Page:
Beijing-Solomons deal to put Australia in range of Chinese weaponry
A leaked draft security agreement between Beijing and the Solomon Islands’ will allow Chinese forces to be deployed to the Pacific nation to “protect the safety of Chinese personnel and major projects in Solomon Islands,” putting People’s Liberation Army forces within 1,700 kilometres of the northern city of Cairns in Australia.
The agreement, if carried through, would establish a new forward position for Beijing to assert control over the Indo-Pacific. The Solomons was the site of the Battle of Guadalcanal during World War II and fought over tooth and nail because of its influence over the sea lanes in the region.
The “Framework Agreement Between the Government of the People’s Republic of China (PRC) and the Government of Solomon Islands on Security Cooperation” began circulating online on March 24.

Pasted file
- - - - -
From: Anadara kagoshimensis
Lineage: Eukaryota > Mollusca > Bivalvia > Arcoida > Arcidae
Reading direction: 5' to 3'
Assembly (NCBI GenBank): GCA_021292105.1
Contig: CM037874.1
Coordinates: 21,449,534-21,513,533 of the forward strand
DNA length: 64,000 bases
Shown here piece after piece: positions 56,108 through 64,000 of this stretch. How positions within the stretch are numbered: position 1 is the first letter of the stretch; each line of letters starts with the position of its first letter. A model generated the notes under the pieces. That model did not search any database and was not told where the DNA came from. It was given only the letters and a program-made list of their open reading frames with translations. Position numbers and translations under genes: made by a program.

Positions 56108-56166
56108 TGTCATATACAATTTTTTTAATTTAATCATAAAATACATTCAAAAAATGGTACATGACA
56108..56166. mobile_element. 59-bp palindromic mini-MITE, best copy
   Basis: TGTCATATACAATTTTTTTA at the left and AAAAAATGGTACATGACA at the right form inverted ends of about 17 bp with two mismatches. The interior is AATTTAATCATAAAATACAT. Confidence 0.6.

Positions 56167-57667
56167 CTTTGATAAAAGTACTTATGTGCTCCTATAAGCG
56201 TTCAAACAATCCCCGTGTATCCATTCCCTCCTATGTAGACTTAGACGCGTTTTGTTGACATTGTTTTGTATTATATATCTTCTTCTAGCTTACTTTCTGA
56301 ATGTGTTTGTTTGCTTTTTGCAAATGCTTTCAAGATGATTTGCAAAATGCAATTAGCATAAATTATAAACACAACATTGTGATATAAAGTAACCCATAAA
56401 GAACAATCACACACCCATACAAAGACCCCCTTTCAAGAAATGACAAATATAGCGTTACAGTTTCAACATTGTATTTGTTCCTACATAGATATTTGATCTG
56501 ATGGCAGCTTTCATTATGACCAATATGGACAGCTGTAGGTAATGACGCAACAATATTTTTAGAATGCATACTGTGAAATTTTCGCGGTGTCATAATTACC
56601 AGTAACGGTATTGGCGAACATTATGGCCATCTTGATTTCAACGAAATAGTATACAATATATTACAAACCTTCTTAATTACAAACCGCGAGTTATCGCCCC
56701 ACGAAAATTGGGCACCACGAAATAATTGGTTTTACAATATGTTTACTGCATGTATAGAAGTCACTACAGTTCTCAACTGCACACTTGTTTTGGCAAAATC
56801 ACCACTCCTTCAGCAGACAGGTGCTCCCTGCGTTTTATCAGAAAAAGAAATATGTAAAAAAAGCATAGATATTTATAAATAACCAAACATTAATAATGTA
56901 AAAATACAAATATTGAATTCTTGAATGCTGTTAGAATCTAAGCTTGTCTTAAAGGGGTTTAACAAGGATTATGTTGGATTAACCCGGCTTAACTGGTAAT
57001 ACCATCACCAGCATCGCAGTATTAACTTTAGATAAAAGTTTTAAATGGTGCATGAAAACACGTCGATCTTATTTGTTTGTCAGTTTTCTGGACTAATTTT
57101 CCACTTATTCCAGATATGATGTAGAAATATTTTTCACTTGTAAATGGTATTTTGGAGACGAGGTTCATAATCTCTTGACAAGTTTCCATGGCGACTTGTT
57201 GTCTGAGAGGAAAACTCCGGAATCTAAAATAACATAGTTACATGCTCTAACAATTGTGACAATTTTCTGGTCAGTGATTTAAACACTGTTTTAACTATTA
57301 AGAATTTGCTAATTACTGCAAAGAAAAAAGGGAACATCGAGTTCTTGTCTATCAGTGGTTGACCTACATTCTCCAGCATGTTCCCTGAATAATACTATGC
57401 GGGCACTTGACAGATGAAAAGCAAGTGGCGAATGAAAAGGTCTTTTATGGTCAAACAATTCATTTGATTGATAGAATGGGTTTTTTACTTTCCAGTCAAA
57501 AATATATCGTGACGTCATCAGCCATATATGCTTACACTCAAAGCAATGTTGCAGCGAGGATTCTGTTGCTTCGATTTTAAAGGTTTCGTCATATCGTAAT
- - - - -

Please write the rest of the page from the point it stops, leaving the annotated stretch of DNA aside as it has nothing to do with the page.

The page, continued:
Article 1 of the Agreement says the Solomon Islands can request that China “send police, armed police, military personnel and other law enforcement and armed forces to the Solomon Islands to assist in maintaining social order.”
Article 2 outlined that Beijing could, “according to its own needs and with the consent of Solomon Islands, make ship visits to carry out logistical replenishment in, and have stopover and transition in the Solomon Islands, and the relevant forces of China can be used to protect the safety of Chinese personnel and major projects in the Solomon Islands.”
The Agreement will need to be implemented by the respective foreign ministries of both governments—for any request for assistance, the Solomon Islands must provide the facilities and border entry for “personnel and weaponry, intelligence and information support.”
The deal also requires details of any assistance to be kept confidential unless both parties agree to release it publicly to the media. The Agreement is set for a five-year period and will be automatically renewed for another five years.
The move deepens an existing divide within the Solomons’ political circles, with Prime Minister Manasseh Sogavare’s deep ties with Beijing at odds with those of provincial leader Daniel Suidani, the premier of Malaita, who has repeatedly refused to follow the national government’s move in rejecting Taiwan—aggravating Sogavare.
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